I did not recount the incident of the Belgian Lady during the last olive harvest, outside of a paywall protected podcast, because I wanted to avoid offence. But for various reasons my capacity to hold back seems to be diminishing so here goes for the events of the last few days have left me feeling less and less good about humanity.
Last summer my friend Nicho the Communits introduced me to P, the chap you see below, as a man to prune my trees and strim back long grass. But at a certain stage he said that he had to go help the Belgian Lady. The Belgian lady in question is about a decade older than I and has been living year a good while, being liked and accepted by folks in Kambos. I had enjoyed a drink with her and she seemed a decent sort who does not scrub up badly at all.
I accepted that a job was incomplete and thought I would sort things out when I came back before Christmas for the olive harvest. By the time I arrived and facing a heavy harvest with just one helper from Airstrip One, the incredible T, I sought out Albanian assistance. For reasons I think you can guess, the itinerant Albanian helpers from these parts have all disappeared. But one night as T and I sat in the ouzeria and pondered how we were not, on our own, up to the task in wandered P. He got out his phone, the Belgian Lady who was back in Belgium, translated and he was hired.
Then, in walked Nicho the communist. I said I had help and pointed to P. At which point my friend Nicho bellowed “No! No! No!” and made it clear that I was not allowed to hire or engage with P. A difficult conversation with the Belgian Lady later P was unhired and she understood why. For it seems the Belgian Lady had ditched her Belgian husband and was now shacked up with P. This conservative community had decided, en masse, to send the two of them to Coventry.
Given my track record of divorce I thought this harsh and wrong but took the cowards way out. T and I agreed I did not have much choice.
Wind forward to this summer and I saw P and the Belgian Lady wander into the square one evening and sit down. The whole village was there but I felt bad about what had happened so got up went over and very publicly said hello. Warm embraces followed and after my family had finished eating elsewhere we accepted an invitation for them to buy us a drink.
This might have been a risk as the whole village watched but it appears that, other than Thomas the restaurant owner of whom more later, most folks, even Nicho the Communist, had moved on and the Belgian Lady and P were no longer being cold shouldered. It seems I was owed a days work and P came up a couple of days later to strim all around the house, pool and water tanks. After the battle of the snake versus my heroic self I was glad to have an area cleared of long grass.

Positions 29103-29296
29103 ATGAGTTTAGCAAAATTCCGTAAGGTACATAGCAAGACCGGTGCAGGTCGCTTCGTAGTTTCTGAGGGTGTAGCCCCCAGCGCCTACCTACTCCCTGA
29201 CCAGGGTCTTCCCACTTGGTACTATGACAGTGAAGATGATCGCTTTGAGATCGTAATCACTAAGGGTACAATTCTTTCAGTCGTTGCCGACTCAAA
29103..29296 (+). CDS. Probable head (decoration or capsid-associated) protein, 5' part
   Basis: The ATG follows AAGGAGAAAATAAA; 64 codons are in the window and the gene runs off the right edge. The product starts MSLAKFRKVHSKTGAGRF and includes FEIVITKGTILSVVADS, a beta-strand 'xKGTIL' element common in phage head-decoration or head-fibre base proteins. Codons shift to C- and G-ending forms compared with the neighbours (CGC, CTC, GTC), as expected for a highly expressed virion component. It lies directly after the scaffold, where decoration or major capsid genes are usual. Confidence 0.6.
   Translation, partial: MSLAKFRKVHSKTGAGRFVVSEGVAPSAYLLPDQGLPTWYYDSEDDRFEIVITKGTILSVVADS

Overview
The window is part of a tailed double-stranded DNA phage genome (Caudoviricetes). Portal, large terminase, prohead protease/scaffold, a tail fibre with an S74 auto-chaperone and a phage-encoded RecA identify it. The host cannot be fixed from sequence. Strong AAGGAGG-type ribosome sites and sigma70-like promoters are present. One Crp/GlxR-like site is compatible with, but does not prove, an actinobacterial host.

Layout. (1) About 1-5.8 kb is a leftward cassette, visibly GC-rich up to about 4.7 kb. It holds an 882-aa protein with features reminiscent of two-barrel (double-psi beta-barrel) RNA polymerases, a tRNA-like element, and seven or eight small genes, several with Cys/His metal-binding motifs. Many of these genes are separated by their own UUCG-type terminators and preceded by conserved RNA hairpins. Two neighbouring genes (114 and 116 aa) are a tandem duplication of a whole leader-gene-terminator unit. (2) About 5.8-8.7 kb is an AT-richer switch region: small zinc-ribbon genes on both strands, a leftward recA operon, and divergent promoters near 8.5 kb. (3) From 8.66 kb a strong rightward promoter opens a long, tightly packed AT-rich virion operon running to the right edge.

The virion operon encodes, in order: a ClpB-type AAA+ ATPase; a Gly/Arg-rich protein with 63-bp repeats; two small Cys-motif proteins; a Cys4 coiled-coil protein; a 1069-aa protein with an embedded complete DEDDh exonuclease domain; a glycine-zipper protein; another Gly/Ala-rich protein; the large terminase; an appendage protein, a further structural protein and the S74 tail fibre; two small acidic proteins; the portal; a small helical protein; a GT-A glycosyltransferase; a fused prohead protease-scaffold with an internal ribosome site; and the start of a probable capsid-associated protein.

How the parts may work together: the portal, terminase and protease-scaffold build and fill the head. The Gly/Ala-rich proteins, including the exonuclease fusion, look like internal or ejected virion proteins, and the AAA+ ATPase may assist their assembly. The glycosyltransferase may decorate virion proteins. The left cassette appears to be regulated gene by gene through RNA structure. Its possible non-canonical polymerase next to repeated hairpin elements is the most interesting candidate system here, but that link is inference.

With the Mrs, a good Greek speaker, translating we agreed for him to do another day which he said would cost 50 Euro which is roughly what I paid him in the past. But a day later I started chatting via WattsApp to the Belgian Lady to confirm the date of P’s next visit and his rate and was horrified to be told that he now charged 15 Euro an hour. In a long exchange she ‘fessed that the normal rate was 50 Euro and that I had been paying that much last year (actually, I paid 40 Euro a day as I told her) but her man was especially skilled.
50 Euro to 120 Euro is a mighty big hike. I am conscious that rather too many folks in Kambos seem to think that I am as rich as Croesus and thus, as most years, I have already been offered land to buy at a price that is insane. Thomas the restauranteur, who is pushing the proposal, insists that if I don’t buy this land which is close to me, if not adjacent, some Krauts will buy it within weeks. More fool them if they do. His price is insane.
The Belgian Lady and I have put this incident down as a misunderstanding and we move on but P is not being hired. I shall do some more strimming in the winter with my own machine when the long grass hides no snakes. However, the incident is the sort of thing that leaves my heart feeling heavier. My feelings for Kambos are just a bit cooler.
Of course, nearly all the folks in the village are wonderful. I walk through a crowded square saying “yas” or some other greeting to so many if they have not got in first with a warm and affectionate hello. Lovely Eleni and her family are wonderful. My children generate clucks of approval from so many with old ladies blowing them kisses. But this misunderstanding and a few other matters which I shall detail over the coming days make me just a little bit less charmed and a little bit more grumpy. I can now see a situation where I would sell the Greek Hovel. It is unlikely but even considering it all would not have happened a year ago. More on that later.